According to a recent report from Al Jazeera (citing Reuters), one of South Korea’s most densely populated cities is preparing to launch a new COVID-19 contact-tracing program that will use artificial intelligence and facial recognition.
The pilot program — which is slated to launch in Bucheon, a city of about 800,000 located on the outskirts of Seoul — will use AI and face biometrics to analyze footage gathered by the city’s CCTV cameras, of which there are more than 10,820.
This effort is intended to improve the country’s already aggressive contact tracing program that employs epidemiological researchers to gather data from credit cards, cellphones, and CCTV footage to track the movements of COVID-19 patients in order to determine who they may have infected while contagious.
Bucheon officials argue that the speed and accuracy of the new program will reduce the workload on these contact tracers and speed up the contact-tracing process considerably, with a reported capability to track 10 people in five to 10 minutes instead of the half hour to one hour it currently takes under the existing system.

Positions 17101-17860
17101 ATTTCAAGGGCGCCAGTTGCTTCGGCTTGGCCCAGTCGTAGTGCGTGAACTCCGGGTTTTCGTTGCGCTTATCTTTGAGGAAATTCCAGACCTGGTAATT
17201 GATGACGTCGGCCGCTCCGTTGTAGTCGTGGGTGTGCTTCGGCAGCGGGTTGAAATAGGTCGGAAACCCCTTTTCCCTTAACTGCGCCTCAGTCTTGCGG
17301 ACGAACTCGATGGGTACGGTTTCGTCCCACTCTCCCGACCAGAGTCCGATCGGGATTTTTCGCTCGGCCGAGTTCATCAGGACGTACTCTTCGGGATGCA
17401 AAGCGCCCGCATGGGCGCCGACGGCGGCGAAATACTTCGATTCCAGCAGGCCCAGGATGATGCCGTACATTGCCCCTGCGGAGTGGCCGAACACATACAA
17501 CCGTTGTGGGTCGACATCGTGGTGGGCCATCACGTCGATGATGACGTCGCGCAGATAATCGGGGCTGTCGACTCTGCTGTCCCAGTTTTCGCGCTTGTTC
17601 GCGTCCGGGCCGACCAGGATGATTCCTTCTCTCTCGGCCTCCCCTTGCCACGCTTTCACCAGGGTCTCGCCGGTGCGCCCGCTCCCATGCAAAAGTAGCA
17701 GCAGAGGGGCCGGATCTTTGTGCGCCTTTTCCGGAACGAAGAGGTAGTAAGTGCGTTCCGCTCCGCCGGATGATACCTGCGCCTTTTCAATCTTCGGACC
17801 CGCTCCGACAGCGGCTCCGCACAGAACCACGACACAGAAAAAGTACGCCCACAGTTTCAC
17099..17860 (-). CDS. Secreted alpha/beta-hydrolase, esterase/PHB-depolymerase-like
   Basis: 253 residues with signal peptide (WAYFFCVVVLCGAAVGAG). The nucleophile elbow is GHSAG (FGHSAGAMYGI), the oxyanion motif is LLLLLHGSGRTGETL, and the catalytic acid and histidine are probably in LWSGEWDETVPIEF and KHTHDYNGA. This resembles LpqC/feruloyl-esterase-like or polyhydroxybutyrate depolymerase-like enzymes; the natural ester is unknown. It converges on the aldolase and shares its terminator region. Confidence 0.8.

“It sometimes takes hours to analyse a single [piece of] CCTV footage. Using visual recognition technology will enable that analysis in an instant,” wrote Bucheon mayor Jang Deog-cheon in a recent Twitter post.
According to a 110-page business plan submitted to the Ministry of Science and ICT (Information and Communications Technology), obtained by Reuters, the new system will be capable of tracking an infected person’s movement, who they had close contact with, and whether they were wearing a mask or not.
Bucheon is the latest government around the world to move to apply facial recognition technology to existing CCTV infrastructure to help manage the spread of COVID-19.
In the early days of the pandemic in March of 2020, the Russian government was revealed to have enabled facial recognition on its network of more than 100,000 cameras to keep track of individuals who had been ordered to quarantine for 14 days, a move that was met with opposition from rights activists across the country.
The Bucheon program itself has been met with much criticism from human rights advocates as well as South Korean legislators.
In a statement to Reuters, Park Dae-chul, a legislator from the main opposition People Power Party said “[t]he government’s plan to become a Big Brother on the pretext of COVID is a neo-totalitarian idea.”
Source: Al Jazeera
December 13, 2021 — by Tony Bitzionis